Local law enforcement agencies continue to rightly cite, arrest, and prosecute anyone who is committing crimes such as vandalism, theft, robbery, assault, drug trafficking, or worse – including people who are homeless.  The SJCoC supports efforts to create tools for law enforcement to address homelessness, including the LEAD program, Ready to Work, expanding shelters, expanding Behavioral Health Services, and supporting diversion and rehabilitation efforts.  Creating new housing of any kind, whether market-rate or subsidized, is extremely complicated in California and requires a tremendous amount of planning, coordination and funding.  Considering the time it takes to build new housing, engaging in this work in the present is essential to solving the problem of homelessness in the future.  In the meantime, the SJCoC seeks efficient and effective short-term housing solutions such as adding new emergency shelter beds, creating navigation centers, and expanding programs that prevent or rapidly re-house the homeless.  No program designed to help the homeless can be successful without being properly resourced, and all of these solutions require significant resources to establish and operate on-going.  Limited funds must be prioritized towards solutions that address the most immediate concerns.  Those concerns can vary greatly between each person and community.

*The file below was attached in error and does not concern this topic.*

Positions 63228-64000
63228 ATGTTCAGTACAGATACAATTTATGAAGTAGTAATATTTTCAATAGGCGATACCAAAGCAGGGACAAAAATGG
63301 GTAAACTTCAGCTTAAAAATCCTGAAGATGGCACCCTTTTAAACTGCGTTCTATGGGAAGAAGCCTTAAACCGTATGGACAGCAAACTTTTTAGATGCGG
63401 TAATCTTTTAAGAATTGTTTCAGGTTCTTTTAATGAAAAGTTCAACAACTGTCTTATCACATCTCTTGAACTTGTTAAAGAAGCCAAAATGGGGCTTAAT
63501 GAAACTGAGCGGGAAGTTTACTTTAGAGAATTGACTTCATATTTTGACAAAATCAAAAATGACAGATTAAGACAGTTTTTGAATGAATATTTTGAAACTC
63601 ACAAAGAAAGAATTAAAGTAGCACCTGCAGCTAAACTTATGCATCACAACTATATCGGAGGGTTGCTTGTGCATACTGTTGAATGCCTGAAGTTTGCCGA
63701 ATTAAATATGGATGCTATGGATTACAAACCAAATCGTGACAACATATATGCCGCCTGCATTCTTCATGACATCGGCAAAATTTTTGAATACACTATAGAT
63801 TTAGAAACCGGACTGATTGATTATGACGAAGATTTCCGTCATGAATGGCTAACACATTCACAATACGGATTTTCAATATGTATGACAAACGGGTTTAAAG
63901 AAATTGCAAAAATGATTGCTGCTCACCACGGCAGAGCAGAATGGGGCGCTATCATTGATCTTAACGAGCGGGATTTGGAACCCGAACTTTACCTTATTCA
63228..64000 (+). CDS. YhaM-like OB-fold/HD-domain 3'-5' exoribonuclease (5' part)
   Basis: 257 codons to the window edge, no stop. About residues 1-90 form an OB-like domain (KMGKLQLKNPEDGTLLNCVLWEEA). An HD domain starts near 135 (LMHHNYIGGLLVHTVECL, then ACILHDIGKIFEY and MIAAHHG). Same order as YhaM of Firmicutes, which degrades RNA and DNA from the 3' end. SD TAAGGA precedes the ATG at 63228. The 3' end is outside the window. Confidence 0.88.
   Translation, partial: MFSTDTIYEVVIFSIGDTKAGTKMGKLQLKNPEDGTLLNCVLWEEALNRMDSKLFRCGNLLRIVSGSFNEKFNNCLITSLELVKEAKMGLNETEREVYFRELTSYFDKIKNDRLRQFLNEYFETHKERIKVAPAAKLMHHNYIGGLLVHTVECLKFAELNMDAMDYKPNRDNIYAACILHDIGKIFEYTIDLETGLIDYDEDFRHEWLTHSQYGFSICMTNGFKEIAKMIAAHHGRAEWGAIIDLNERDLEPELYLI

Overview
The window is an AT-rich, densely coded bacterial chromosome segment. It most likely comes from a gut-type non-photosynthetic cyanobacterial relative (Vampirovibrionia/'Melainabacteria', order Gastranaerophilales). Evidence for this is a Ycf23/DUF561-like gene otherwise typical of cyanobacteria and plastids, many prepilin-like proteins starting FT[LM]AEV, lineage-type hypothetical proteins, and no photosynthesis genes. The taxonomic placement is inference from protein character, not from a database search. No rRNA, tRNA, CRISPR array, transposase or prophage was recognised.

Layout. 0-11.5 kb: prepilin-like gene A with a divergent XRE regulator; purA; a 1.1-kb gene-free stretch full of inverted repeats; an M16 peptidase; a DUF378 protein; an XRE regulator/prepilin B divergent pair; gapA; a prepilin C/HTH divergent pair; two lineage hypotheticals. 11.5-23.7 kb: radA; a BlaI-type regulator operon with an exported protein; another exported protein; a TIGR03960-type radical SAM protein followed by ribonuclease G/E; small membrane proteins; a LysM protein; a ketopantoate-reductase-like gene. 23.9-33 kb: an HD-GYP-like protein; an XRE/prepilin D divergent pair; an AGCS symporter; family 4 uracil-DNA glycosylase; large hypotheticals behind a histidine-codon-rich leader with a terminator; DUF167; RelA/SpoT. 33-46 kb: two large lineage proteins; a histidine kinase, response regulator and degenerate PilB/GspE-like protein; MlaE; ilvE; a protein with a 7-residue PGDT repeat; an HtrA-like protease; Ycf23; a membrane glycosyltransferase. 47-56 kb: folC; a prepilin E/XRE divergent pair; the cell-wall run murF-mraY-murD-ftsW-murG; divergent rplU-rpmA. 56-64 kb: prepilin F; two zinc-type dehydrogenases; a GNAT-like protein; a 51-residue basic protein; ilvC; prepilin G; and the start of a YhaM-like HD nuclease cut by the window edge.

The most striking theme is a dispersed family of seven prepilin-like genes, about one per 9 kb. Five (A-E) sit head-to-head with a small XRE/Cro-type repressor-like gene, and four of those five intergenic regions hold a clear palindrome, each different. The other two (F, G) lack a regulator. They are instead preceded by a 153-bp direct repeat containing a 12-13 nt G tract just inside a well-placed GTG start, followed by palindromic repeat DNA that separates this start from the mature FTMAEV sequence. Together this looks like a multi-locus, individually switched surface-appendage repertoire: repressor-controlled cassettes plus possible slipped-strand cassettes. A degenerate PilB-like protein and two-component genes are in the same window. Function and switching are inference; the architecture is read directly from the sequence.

Central Valley Low Income Housing Corp. operates permanent housing projects that each month house around 750 homeless individuals in permanent housing. These projects, funded by the Continuum of Care, have been housing homeless households since 1998. The Housing Authority of the County of San Joaquin is partnering with Central Valley Housing, STAND, and Stockton Shelter for the Homeless to create approximately 18 units dedicated to housing the homeless.  A partnership between the Housing Authority and City of Lodi plans to add 5 new units of homeless housing there.  The Housing Authority is also partnering with San Joaquin County to create approximately 30 new units for homeless clients of Behavioral Health Services.  The Behavioral Health Services CHOICE program utilizes Mental Health Services Act money to keep clients of BHS Full-Service Partnerships in permanent housing.  The Housing Authority and San Joaquin County have partnered to create 50 units of permanent supportive housing for homeless Veterans, a project they are calling Victory Gardens.

Permanent supportive housing programs pay ongoing rental support for those who are chronically homeless.  Rapid Re-Housing requires households pay for their own rental costs following a brief period of rental support.  Housing Choice Vouchers (formerly “Section 8”), Veteran Affairs Supportive Housing (VASH), and public housing programs are used to pay for subsidized housing for qualified income-eligible individuals and families.